With Gratitude on Veterans Day ~

vetsWhat is Veterans Day? Veterans Day is an official United States holiday. It is a day set aside to honor and thank all veterans for their military service. This honors all who served honorably in the military in wartime or peacetime.

The Department of Veterans Affairs goes on to state that Veterans Day “is largely intended to thank living veterans for their service, to acknowledge that their contributions to our national security are appreciated, and to underscore the fact that all those who served not only those who died, have sacrificed and done their duty.”

Veterans Day goes back nearly 100 years. Beginning with an armistice on November 11, 1918, between the Germans and the Allies during WW1. Thus, Armistice Day was born. President Woodrow Wilson commemorated November 11th as Armistice Day in 1919. In 1926 a resolution was passed by Congress that November 11th was to be remembered “…with thanksgiving and prayer and exercises designed to perpetuate peace through good will and mutual understanding between nations.” Until 1978 Veterans Day was observed as the fourth Monday in October. President Gerald Ford signed a bill in 1975 which pushed Veterans Day back to November 11. The change took place in 1978.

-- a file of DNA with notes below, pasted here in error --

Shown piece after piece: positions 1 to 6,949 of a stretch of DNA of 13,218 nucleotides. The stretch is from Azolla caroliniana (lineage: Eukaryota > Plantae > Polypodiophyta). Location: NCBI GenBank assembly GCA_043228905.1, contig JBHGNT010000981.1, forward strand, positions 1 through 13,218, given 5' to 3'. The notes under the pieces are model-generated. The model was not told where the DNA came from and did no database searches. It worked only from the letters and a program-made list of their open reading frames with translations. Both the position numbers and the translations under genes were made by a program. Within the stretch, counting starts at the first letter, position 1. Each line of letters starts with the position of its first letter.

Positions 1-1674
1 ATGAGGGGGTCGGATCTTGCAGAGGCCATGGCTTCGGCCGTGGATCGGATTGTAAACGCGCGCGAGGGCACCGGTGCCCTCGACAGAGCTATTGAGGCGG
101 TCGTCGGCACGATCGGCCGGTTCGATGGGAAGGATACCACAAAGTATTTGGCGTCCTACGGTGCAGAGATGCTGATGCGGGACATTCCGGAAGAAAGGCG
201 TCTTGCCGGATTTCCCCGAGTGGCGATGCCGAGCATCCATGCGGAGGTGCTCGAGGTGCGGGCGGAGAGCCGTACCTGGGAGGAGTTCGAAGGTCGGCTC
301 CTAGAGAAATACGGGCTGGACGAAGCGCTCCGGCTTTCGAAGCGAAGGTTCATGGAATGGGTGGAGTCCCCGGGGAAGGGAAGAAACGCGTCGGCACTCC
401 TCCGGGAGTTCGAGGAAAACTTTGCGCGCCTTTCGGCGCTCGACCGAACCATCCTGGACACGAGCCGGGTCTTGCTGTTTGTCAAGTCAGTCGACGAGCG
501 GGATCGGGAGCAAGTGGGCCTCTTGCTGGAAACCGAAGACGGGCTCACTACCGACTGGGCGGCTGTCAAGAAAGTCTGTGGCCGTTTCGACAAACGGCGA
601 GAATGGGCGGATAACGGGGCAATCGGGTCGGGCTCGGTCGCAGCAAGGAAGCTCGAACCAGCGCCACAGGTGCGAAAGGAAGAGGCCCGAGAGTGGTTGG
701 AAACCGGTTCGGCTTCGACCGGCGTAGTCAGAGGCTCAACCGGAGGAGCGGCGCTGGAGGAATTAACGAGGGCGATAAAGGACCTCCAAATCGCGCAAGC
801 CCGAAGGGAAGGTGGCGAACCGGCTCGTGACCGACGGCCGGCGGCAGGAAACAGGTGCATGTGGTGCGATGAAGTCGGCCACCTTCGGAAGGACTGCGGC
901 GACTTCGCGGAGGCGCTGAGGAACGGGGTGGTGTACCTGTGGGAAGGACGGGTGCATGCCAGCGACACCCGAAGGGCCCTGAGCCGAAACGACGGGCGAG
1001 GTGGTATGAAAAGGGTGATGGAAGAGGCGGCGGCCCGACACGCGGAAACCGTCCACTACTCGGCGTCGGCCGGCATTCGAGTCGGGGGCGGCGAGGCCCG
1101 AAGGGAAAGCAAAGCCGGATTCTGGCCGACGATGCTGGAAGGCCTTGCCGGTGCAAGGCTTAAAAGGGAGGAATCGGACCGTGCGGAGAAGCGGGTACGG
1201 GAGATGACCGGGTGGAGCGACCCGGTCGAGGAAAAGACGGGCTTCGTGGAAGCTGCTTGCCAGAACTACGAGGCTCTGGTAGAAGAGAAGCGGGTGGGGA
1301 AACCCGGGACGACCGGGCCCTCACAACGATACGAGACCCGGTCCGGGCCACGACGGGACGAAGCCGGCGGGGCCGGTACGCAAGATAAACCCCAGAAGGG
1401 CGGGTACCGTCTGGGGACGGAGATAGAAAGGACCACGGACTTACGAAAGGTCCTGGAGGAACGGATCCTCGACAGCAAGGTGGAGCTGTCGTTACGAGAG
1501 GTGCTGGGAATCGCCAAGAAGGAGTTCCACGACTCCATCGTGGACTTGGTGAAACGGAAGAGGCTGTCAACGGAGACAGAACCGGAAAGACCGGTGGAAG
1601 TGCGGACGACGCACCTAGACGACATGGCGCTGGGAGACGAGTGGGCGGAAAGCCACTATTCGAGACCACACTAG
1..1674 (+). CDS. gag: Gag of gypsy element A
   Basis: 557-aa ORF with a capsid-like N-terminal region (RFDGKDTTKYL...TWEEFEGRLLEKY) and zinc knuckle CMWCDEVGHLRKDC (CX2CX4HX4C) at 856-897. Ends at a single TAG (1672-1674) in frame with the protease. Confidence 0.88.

Veterans Day is observed across the country with many different events. Special programs and honor ceremonies, parades, wreath laying ceremonies along with many private businesses offering special value promotions for veterans and their families.

Copperfield Hill wants to take the time to highlight a resident veteran. Wally served his country in World War II. Just 17 years old, Wally was a freshman in college in Missouri when the United States entered the Second World War. Listening to the calls of recruiters, Wally joined the Army. Wally left college and returned to Minnesota to enlist. He enlisted in Chaska, MN in 1942 and was sworn in at Ft. Snelling.

Wally was transferred and received his training at Camp Adair in northern Oregon. Wally says he feels very fortunate for his training. Having been trained with a unit of soldiers who then traveled to Europe together, the group welcomed their comradery and mutual concern for one another. Recalling plenty of people being sent to the war prematurely, Wally was grateful to have had the extensive group experience. He also felt fortunate to have grown up in the rural Midwest. He had grown up around guns, unlike many of the city kids who joined the Army. Wally recalls being 8 years old when he first had a gun. This early experience served Wally well, as he eventually found his place as a Gunnery Sargent.

Wally was a member for the 884 Field Artillery, 70th Infantry Division. When he arrived in Europe, he was dropped off in southern France. His division then headed north and met up to join General Patton and his 3rd Army. Wally remembers heading to the Siegfried Line on Germany’s western border and taking Saarbrucken.

Wally, thank you. We are grateful for all your service to our country.